# Cevians and Conic through Six Points on Sidelines of Triangle

### What is this about?

7 July 2013, Created with GeoGebra

### Problem

In $\Delta ABC$ cevians $AD$, $BE$, and $CF$ meet at point $W$.

Prove that there is a conic tangent to $BC$ at $D,$ $AC$ at $E,$ and $AB$ at $F.$

### Hint

If the statement is correct, and there is indeed a conic through the six points, you can change the configuration to a more convenient one by an affine transformation without disturbing its essential properties: the cevians remain concurrent, the points on each side remain equidistant from the feet of the cevians, the ellipse passes through six points.

### Solution

To start off, I'll use the same approach that worked so well in case where points $D,E,F$ were the midpoints of the sides of $\Delta ABC.$ Make an affine transformation that maps $\Delta ABC$ on to the right isosceles triangles with vertices $(0,0),$ $(1,0),$ $(0,1),$ with points $D,F,E$ at $(m,0),$ $(0,n),$ and $(u,v),$ respecively; $u+v=1.$

By Ceva's theorem, $\frac{1-n}{n}\cdot\frac{m}{1-m}\cdot\frac{v}{1-v}=1,$ or, which is the same, $\frac{1-n}{n}\cdot\frac{m}{1-m}\cdot\frac{1-u}{u}=1.$ Thus, we can express $u$ and $v$ in terms of $m$ and $n:$

$u=\frac{mn}{(1-m)(1-n)+mn}$, $v=\frac{(1-m)(1-n)}{(1-m)(1-n)+mn}.$

As before, we are going to look for a conic (if such exists) through the six points. A conic is given by a second degree equation:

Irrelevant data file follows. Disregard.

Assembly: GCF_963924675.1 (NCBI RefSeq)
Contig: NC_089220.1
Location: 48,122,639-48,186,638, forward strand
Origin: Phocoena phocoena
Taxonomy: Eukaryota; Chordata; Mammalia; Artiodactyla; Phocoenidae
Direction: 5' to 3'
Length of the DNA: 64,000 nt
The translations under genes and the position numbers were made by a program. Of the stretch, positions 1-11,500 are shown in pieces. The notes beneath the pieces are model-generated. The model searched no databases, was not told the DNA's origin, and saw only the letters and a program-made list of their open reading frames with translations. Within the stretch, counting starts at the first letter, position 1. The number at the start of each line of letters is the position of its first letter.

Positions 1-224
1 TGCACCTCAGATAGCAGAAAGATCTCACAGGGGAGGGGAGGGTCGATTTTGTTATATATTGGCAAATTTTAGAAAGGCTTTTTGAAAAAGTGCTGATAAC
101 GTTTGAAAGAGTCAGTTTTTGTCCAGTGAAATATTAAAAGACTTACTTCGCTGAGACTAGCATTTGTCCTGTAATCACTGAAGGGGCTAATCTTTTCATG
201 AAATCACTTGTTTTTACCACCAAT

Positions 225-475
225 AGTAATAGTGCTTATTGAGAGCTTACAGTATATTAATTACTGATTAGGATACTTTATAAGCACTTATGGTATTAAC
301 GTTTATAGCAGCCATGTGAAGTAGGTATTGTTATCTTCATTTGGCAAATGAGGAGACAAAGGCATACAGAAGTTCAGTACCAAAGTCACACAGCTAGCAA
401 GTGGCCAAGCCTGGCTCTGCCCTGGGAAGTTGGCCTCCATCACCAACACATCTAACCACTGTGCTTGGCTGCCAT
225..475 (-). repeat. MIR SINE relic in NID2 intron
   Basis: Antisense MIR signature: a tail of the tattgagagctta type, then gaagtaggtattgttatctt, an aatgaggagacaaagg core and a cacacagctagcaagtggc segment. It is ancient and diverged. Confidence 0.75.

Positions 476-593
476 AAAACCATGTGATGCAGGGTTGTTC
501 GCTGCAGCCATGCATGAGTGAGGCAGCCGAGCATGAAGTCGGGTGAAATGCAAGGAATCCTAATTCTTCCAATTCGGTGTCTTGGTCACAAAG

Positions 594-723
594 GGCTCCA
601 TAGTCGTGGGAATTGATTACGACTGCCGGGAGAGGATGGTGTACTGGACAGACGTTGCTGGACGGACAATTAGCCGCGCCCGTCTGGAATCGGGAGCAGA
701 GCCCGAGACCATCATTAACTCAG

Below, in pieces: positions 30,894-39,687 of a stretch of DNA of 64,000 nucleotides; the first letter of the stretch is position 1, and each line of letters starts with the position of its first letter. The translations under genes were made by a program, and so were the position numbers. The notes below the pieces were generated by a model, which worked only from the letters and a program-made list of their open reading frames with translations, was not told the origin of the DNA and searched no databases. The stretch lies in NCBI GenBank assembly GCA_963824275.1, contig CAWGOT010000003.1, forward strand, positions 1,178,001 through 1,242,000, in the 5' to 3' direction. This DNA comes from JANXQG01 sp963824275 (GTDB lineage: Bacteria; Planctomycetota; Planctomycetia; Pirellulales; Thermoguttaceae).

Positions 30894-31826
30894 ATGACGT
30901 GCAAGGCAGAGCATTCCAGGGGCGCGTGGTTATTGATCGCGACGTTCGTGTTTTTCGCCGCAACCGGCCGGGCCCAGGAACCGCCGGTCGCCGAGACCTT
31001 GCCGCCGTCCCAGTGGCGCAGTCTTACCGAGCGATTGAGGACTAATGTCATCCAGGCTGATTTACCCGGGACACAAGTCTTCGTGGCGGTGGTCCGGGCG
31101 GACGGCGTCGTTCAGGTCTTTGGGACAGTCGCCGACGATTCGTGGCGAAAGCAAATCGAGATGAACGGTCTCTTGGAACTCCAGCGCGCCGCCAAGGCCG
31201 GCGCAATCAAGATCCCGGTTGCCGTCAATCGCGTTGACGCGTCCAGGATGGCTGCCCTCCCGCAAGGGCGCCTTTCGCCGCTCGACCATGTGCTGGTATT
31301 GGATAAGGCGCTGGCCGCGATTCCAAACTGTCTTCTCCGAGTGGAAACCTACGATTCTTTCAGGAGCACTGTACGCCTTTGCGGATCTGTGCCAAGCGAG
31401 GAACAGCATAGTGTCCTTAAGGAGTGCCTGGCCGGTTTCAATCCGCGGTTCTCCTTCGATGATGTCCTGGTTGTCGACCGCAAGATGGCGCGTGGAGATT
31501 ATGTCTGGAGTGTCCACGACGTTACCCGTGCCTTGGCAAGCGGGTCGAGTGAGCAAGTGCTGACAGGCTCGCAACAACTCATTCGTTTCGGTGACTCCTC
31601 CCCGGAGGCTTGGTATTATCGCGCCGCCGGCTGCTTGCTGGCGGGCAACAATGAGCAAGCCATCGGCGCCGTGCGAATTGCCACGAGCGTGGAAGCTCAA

$ax^{2}+2bxy+cy^{2}+2dx+2ey+f=0,$

with only $5$ coefficients independent (because the conic would not change after the equation was divided by one of non-zero coefficients.)

Let's substitute the coordinates of points $G,H,I,J,K,L$ into the equation:

$a(m\pm h)^{2}+2d(m\pm h)+f=0,$

$c(n\pm i)^{2}+2e(n\pm i)+f=0,$

$a(u\pm j)^{2}+2b(u\pm j)(v\mp j)+c(v\mp j)^{2}+2d(u\pm j)+2e(v\mp j)+f=0.$

Unfold the first equation into two:

$a(m^{2}+2mh+h^{2})+2d(m+h)+f=0,$ and

$a(m^{2}-2mh+h^{2})+2d(m-h)+f=0.$

Solving these for $a$ and $d$ gives

$a = f/(h^{2}-m^{2}), $

$d = -ma.$

Similarly, unfolding the second pair of equations, we obtain

$c = f/(i^{2}-n^{2}), $

$e = -nc.$

Adding and subtracting the two unfolded equations for $I$ and $J$ gives

$a(u^{2}+j^{2})+2b(uv-j^{2})+c(v^{2}+j^{2})+2ud+2ve+f=0,$ and

$aj-cj+dj-ej=0,$

the latter of which holds automatically because, as we found, $a+d=c+e=0.$ From the former we can find the remaining coefficient $b$ in terms of $f.$ The six points $G,H,I,J,K,L$ determine a unique ellipse.

### Acknowledgment

This problem generalizes the previously considered case where points $D,E,F$ were the midpoints of the sides of $\Delta ABC.$ The current problem, as the previous one, has been suggested by Dao Thanh Oai at the CutTheKnotMath facebook page.

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